The idea of buying a new build can be very appealing: there is no chain to consider, saving buyers months of potential stress, and very often developers let new residents have free rein over the internal design finishes such as work surfaces and flooring.
Moreover, new builds come with a guarantee from the National House Building Council – if any defects are found within the first 10 years of residency, then they will be fixed free of charge. This is pretty pertinent in light of the recent complaints that new build residents have experienced in recent years.
Not all new builds are built equal, and if you’re thinking of buying brand new, you should be wary of the following risks.
The risks of buying a new build home
One of the obvious downsides to buying a new build is the premium price which, like brand new cars, can depreciate quickly. According to the Royal Institution of Chartered Surveyors, this can be as much as 10 per cent. A spokesperson said: “Approaches to the assessment of any new-build premium vary, and there is certainly no defined percentage of the selling price that can be ascribed with any confidence.”
In addition to this, new builds come with myriad fees based around their tenure. Many new builds, flats in particular, are what’s known as leasehold properties. This means that residents have to pay ground fees to “rent” the land upon which their property stands – something that buyers signed up to get away from.
In a 2018 survey, it was revealed that 24 per cent of us are concerned about the sizes of rooms in new builds. Indeed, many new builds are constructed in built-up areas with a view to housing as many people as possible, and this comes at the expense of a comfortable living area.
Most concerning however are the statistics on the build quality of new homes. According to the Home Builders’ Federation’s 2006-2015 Customer Satisfaction Surveys, an astonishing 93 per cent of new build homeowners discovered “preventable defects” in their homes. These ranged from uneven floorboards to cracks in walls.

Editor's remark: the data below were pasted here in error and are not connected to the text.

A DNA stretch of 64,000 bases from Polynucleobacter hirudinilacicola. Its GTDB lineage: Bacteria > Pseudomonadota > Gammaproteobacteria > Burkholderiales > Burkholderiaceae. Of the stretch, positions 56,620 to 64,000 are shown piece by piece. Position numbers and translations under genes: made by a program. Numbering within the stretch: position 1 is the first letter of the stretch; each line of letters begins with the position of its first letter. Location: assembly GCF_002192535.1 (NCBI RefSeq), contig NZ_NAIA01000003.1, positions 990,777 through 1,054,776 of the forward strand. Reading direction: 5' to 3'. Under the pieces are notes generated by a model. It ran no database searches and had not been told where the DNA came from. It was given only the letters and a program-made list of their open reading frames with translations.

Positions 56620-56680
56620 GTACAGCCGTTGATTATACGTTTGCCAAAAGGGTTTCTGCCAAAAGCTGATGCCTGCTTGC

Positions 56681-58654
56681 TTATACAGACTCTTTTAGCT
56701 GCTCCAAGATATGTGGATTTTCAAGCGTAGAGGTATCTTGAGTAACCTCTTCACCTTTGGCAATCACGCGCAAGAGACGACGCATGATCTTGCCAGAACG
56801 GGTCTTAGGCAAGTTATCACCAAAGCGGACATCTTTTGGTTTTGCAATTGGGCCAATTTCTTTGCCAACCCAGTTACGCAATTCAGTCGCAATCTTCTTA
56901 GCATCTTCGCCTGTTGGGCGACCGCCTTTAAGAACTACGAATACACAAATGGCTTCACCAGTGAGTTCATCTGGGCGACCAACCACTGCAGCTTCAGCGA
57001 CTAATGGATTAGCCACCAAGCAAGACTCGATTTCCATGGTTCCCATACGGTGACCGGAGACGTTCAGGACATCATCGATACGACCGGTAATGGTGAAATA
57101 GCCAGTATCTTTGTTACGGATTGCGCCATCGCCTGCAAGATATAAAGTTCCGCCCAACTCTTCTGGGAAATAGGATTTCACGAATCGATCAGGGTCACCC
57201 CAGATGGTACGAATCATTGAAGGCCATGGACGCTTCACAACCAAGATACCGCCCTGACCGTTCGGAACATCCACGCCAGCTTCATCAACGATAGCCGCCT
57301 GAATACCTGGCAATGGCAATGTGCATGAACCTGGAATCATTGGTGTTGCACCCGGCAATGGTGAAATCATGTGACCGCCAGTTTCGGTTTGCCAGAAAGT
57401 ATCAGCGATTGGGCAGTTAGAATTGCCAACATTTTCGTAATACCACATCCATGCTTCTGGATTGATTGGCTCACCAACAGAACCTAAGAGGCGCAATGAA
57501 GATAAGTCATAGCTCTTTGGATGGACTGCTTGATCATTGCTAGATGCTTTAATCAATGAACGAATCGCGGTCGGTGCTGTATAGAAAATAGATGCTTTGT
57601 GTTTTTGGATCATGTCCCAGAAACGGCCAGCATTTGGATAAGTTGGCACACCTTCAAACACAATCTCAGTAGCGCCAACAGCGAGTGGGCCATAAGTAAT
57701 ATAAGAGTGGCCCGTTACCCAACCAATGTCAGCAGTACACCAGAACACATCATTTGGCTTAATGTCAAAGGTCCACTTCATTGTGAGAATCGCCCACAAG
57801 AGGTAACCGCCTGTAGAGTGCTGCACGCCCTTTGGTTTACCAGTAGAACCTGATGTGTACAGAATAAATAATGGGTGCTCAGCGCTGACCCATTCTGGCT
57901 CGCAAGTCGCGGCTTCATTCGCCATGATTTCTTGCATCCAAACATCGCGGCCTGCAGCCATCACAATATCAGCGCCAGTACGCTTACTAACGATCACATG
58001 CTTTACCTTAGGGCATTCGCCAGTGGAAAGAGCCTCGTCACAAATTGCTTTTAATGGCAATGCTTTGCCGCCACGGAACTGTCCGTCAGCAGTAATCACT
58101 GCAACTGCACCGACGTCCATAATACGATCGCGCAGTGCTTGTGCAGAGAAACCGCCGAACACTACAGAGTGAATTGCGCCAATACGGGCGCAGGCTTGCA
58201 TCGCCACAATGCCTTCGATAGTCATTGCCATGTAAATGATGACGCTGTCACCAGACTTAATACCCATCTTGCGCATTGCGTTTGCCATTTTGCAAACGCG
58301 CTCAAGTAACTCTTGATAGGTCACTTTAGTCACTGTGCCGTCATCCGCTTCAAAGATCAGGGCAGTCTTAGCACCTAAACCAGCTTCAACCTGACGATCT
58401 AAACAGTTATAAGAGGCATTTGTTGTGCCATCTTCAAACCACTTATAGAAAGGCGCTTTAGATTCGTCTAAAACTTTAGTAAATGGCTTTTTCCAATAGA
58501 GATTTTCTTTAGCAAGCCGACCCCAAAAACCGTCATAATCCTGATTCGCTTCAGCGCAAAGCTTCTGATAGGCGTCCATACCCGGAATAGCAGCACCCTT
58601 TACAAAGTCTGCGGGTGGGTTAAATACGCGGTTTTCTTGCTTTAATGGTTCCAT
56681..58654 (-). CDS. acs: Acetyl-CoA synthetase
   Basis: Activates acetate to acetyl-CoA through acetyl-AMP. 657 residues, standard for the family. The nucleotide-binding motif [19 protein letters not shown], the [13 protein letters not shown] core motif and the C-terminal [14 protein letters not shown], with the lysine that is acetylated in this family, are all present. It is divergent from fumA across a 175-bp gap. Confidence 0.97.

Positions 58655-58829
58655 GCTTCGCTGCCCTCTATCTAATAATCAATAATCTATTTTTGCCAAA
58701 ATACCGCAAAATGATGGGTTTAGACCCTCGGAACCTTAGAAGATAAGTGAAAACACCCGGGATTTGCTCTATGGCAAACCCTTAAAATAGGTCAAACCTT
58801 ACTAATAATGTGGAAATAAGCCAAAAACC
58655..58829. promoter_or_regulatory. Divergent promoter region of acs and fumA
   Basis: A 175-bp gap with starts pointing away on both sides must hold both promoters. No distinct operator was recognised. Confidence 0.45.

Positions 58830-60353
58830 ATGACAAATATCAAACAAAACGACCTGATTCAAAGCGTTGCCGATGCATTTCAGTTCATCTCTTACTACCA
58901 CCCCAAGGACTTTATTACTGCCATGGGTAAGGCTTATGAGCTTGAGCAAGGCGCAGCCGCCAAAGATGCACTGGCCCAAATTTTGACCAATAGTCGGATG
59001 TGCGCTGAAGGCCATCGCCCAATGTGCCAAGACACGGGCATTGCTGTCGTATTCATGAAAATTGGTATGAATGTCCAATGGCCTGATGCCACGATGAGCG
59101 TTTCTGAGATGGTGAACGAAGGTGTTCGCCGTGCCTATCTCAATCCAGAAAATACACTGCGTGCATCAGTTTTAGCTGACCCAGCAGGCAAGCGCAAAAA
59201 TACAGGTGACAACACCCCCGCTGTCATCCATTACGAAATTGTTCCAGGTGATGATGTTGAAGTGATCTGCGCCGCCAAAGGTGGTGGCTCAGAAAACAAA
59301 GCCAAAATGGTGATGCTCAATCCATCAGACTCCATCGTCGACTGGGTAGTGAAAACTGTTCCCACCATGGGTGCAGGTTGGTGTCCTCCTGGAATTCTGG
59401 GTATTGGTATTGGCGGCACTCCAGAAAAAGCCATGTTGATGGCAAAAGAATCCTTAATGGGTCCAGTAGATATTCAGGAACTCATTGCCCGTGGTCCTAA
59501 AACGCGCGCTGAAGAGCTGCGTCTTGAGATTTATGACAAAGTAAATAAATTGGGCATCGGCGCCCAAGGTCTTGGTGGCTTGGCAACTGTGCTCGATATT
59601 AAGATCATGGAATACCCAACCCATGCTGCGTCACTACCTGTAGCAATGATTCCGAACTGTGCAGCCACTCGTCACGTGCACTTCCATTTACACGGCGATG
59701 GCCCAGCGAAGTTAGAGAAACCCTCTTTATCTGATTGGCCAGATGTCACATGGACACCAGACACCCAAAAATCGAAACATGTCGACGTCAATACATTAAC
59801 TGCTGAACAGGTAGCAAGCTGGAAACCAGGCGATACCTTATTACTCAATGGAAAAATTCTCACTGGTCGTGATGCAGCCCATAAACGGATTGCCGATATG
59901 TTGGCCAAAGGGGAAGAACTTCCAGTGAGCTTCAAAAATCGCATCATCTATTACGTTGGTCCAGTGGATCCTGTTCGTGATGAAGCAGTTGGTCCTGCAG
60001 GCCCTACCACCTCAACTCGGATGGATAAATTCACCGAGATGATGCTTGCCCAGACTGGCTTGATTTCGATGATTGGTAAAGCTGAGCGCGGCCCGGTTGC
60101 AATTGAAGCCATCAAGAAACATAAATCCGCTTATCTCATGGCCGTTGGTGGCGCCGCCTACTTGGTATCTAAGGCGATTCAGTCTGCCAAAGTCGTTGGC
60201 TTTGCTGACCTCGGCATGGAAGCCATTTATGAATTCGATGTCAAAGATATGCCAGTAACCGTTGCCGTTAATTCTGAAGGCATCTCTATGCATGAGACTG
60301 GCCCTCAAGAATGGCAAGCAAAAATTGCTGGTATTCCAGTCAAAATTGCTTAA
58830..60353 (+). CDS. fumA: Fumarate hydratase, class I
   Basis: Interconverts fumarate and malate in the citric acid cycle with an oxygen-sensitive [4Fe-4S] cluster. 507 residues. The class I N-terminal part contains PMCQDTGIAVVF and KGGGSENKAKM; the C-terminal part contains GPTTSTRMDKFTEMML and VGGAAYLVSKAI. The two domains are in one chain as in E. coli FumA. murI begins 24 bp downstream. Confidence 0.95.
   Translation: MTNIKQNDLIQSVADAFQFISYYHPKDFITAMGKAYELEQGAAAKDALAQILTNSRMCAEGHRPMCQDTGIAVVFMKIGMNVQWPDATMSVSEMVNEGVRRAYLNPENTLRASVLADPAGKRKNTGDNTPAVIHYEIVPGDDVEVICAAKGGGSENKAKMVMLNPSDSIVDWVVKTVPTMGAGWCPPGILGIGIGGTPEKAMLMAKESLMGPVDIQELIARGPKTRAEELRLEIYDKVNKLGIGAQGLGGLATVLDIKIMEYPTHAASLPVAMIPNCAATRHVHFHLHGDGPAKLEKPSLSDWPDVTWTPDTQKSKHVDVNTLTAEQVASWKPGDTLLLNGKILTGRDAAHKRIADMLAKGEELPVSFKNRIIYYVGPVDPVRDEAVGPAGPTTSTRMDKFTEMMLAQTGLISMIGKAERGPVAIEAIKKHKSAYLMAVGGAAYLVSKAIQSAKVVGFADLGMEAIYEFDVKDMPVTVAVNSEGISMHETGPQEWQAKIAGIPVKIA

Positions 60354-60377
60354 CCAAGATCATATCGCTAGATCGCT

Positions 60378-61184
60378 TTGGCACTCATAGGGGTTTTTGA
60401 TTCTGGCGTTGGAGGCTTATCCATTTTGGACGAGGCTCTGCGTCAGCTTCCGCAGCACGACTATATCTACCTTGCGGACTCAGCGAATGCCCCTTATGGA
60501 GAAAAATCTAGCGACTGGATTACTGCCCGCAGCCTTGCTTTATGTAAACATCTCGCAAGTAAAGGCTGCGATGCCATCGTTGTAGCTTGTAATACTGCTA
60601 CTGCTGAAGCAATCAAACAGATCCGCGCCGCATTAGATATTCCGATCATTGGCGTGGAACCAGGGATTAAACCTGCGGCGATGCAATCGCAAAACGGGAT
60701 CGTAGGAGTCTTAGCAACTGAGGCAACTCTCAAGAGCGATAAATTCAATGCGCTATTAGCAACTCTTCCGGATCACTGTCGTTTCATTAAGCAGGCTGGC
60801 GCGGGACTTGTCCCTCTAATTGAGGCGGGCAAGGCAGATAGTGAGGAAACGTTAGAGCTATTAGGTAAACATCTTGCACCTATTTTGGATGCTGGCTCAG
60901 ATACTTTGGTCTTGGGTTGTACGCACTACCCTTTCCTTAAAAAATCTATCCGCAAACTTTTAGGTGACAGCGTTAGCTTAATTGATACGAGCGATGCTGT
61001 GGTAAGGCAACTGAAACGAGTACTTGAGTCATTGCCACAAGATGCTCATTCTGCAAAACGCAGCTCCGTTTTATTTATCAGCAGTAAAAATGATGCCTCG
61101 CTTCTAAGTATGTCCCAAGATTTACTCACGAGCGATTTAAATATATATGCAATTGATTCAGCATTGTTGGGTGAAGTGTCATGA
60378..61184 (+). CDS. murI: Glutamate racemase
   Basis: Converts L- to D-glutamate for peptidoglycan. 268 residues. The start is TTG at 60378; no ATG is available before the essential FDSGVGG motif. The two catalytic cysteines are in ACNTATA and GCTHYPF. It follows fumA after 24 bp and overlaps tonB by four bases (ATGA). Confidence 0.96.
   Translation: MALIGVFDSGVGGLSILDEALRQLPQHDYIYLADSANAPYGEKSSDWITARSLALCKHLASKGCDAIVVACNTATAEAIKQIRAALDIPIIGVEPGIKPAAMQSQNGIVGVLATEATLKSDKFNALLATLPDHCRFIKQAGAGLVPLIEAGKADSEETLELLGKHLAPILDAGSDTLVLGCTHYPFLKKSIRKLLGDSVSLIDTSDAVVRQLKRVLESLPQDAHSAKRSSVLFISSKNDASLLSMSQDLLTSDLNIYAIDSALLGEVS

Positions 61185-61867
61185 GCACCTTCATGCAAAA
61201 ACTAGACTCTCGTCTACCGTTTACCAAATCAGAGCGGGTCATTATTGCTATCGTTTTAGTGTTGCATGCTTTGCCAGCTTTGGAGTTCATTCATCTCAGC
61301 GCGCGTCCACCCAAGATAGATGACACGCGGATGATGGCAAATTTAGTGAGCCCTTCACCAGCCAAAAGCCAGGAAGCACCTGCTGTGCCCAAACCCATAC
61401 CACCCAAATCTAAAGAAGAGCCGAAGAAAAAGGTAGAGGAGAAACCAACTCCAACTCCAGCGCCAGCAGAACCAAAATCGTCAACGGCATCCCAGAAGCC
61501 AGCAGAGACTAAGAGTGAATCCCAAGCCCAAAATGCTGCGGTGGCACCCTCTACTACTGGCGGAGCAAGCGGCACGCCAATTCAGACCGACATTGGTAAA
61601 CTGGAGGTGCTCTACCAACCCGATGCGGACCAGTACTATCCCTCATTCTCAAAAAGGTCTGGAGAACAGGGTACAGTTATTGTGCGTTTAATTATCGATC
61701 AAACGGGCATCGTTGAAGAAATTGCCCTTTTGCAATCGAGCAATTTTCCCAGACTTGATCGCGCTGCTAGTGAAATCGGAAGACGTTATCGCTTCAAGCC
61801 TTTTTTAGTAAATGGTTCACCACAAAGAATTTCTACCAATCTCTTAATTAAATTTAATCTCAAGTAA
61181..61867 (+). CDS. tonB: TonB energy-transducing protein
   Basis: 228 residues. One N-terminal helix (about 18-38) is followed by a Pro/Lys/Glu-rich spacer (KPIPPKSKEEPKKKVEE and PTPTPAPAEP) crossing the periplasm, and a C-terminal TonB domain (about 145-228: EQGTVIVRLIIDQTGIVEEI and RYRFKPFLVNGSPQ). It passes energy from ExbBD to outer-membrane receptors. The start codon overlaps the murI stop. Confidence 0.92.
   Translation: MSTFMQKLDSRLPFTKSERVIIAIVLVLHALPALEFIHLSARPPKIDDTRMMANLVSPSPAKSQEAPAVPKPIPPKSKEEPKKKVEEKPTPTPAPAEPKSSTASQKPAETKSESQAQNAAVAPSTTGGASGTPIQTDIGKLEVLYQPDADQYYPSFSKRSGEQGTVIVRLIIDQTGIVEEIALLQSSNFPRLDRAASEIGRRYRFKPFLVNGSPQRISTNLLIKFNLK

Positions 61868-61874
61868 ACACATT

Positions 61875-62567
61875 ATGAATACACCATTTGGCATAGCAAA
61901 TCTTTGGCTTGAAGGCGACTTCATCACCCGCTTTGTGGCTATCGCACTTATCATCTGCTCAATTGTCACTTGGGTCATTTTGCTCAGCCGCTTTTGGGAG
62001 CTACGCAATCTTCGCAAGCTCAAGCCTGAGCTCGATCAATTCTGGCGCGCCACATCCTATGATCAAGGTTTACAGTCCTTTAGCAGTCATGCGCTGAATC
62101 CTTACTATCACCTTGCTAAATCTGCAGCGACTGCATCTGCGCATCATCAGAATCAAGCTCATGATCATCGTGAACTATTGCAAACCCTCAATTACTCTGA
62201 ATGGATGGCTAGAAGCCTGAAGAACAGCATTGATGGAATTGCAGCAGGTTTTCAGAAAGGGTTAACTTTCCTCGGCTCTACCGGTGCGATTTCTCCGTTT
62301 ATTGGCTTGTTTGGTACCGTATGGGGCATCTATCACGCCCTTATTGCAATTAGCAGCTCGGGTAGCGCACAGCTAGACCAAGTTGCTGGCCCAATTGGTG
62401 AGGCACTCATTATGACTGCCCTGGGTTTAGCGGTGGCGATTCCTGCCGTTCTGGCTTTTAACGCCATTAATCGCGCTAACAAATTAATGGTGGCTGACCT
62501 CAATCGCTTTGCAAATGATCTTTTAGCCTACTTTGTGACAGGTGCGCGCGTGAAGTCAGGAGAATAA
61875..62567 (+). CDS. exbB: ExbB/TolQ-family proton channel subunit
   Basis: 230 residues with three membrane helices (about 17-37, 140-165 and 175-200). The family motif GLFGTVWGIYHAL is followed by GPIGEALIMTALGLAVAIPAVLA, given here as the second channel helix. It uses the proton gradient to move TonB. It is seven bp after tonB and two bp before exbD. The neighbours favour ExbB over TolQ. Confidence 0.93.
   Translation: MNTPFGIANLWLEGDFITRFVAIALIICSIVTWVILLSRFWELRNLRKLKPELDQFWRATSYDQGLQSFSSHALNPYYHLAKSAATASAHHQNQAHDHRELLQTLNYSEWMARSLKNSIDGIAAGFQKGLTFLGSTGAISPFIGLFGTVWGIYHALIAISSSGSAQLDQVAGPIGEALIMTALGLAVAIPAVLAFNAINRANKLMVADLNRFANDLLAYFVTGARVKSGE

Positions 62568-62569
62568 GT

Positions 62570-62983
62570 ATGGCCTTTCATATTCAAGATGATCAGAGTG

Why are these problems happening?
The biggest contributor to the diminished quality of new builds is a pressure for housing. The ongoing housing crisis is making affordable homes out of reach for more and more people every day, which in turn encourages developers to erect smaller, faulty properties as quickly as possible.
In 2006, the Planning Policy Statement 3: Housing (PPS 3) replaced its 2000 PPG 3 predecessor, essentially relaxing the rules on provisions for parking and open spaces, thereby allowing developers to build more properties on smaller areas of land. This has resulted in ongoing concerns about storage space, parking costs and general quality of life.
How you can avoid the pitfalls
While not every new build suffers from the aforementioned issues, it’s best to carry out your own research when it comes to buying new. Look into the area, for example schools and crime rates, and ask neighbours if possible.
The best thing you can do however is carry out a “snagging survey” – a survey for new build homes – which examines everything from poor finishes to major structural issues. These generally cost £300-£600.
There is light at the end of the tunnel for new builds. For example, there is a proposed ban on leasehold new builds (though the date this will be enforced has yet to be confirmed). However, for many homeowners, it may feel like it is too late. If you have suffered with problems from your new build, join our Facebook group and speak to the team at Stratus Legal Solutions today.